"Endothelial cells, macrophages, and platelets collaborate to produce [cholesterol sulfate] from homocysteine and oxidized LDL," she wrote in a 2015 paper. Formation of atherosclerotic plaque is, in her view, the body's elegant way of providing itself with "a well-choreographed program for renewal of cholesterol sulfate"  in conditions where insufficient dietary sulfur and inadequate sun exposure contribute to low cholesterol sulfate levels,(Seneff, S. et al. Theor Biol Med Model. 2015; 12(1): 9). 

Seneff believes there is a link between sulfate deficiency and numerous other health conditions including autism, eczema, asthma, anemia, preeclampsia, premature birth, and digestive disorders (Seneff, S. et al. Entropy. 2012: 14(11): 2265-2290).

If her hypothesis seems like a radical departure from conventional views, that should not be surprising. Seneff is no stranger to scientific controversy.

An electrical engineer and computer scientist by training, she generated considerable consternation from some sectors of the medical world when she jumped the interdisciplinary fences and started publishing research on environmental health issues roughly a decade ago.

Her publications linking incidence of autism with exposure to the herbicide glyphosate, triggered considerable outcry from some toxicologists and medical thought leaders who argued that Seneff was playing loose and fast with epidemiological data and that her claims do not stand up to scrutiny.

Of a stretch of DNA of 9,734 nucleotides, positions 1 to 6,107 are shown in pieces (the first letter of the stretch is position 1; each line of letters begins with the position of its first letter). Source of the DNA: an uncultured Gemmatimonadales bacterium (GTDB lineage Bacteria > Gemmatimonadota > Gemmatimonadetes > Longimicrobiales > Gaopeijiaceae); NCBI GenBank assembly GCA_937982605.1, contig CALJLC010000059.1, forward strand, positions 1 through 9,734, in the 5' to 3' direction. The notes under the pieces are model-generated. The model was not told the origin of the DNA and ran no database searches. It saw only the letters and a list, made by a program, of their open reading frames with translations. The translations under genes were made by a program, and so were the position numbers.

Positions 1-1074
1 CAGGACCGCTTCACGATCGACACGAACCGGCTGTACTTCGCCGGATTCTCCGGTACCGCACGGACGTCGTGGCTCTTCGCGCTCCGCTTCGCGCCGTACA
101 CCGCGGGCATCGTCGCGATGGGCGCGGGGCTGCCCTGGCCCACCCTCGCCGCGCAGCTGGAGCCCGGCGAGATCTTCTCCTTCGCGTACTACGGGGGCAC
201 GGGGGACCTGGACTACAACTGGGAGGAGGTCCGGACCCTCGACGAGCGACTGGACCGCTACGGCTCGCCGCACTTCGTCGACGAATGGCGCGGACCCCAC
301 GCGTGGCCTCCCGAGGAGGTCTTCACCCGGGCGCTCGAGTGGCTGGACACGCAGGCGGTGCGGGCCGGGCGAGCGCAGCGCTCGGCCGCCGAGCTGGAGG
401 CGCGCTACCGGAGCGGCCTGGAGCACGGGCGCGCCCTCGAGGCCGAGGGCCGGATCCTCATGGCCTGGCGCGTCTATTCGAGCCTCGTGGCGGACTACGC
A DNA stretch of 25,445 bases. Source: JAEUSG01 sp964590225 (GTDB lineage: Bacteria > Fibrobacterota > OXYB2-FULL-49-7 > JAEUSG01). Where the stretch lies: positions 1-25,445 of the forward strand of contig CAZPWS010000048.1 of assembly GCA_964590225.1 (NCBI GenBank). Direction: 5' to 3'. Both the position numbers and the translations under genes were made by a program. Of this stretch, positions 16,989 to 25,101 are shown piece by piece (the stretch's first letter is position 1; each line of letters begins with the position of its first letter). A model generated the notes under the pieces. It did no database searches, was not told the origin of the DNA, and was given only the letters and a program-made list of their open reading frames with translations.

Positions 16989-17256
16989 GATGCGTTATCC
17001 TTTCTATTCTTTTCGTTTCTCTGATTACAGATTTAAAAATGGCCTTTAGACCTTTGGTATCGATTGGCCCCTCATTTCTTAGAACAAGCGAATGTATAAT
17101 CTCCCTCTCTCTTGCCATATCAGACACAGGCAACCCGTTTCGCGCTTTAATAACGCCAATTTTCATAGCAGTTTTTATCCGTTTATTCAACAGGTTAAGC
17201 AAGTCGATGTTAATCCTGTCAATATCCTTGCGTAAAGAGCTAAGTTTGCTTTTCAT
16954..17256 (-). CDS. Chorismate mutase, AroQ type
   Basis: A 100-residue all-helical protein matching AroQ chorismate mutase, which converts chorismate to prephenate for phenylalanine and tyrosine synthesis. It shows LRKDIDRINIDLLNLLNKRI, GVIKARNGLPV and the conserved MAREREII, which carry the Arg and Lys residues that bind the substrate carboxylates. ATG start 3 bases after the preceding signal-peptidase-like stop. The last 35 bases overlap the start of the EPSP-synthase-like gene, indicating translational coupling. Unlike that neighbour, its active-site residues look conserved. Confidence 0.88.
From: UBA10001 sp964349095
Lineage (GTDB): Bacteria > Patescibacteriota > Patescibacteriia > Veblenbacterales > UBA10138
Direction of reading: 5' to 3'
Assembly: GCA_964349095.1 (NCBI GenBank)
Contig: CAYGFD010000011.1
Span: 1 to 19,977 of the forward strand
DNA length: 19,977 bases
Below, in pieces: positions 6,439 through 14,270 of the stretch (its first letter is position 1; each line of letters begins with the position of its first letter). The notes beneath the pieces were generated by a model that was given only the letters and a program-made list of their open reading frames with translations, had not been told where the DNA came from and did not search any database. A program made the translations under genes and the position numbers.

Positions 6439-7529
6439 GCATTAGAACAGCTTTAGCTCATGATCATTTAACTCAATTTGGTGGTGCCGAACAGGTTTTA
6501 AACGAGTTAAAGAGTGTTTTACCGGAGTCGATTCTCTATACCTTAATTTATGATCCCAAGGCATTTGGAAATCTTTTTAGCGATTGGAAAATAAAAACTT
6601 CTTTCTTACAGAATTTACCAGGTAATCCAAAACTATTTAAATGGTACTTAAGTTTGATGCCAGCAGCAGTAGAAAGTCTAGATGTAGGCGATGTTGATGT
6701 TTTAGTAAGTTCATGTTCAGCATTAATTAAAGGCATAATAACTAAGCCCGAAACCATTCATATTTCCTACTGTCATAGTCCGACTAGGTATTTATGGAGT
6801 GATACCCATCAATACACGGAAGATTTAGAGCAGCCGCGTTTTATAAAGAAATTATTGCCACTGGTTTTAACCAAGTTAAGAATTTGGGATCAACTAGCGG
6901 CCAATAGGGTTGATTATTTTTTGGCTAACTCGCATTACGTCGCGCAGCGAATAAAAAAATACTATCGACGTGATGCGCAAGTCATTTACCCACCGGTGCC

For her part, Seneff has not tempered her views on the dangers of glyphosate.

Toxins Disrupt Sulfate Synthesis

Her more recent work on sulfates makes a compelling case for increasing sun exposure, and perhaps increasing dietary sulfate intake. A number of environmental and lifestyle factors make this a challenging goal to achieve.

Countless toxic chemicals in the environment -- and glyphosate is one of them -- can disrupt sulfate synthesis and sulfate transport, leading to sulfate deficiency.

In the last two decades, the use of glyphosate as an agricultural product has skyrocketed in the US and worldwide. Known as the main ingredient in Monsanto's Roundup weedkillers, glyphosate was in the spotlight two years ago when the World Health Organization defined it as a "probable human carcinogen." Last year, the WHO revised its position and downplayed the potential risk. 

But many scientists--and certainly many members of the general public--view it as a pervasive poison in our food system that increases the risk of cancer, autism, heart failure, dementia, and joint pain.

According to Seneff, the herbicide's deleterious impacts on human health can be traced to its effects on sulfate synthesis.

"Glyphosate is a trainwreck for sulfate," she said. It not only disturbs sulfate production, transport, and delivery, but causes loss of sulfate through the kidneys and urine as well. The toxin can also disrupt intestinal bacteria, triggering gut dysbiosis and leaky gut syndrome.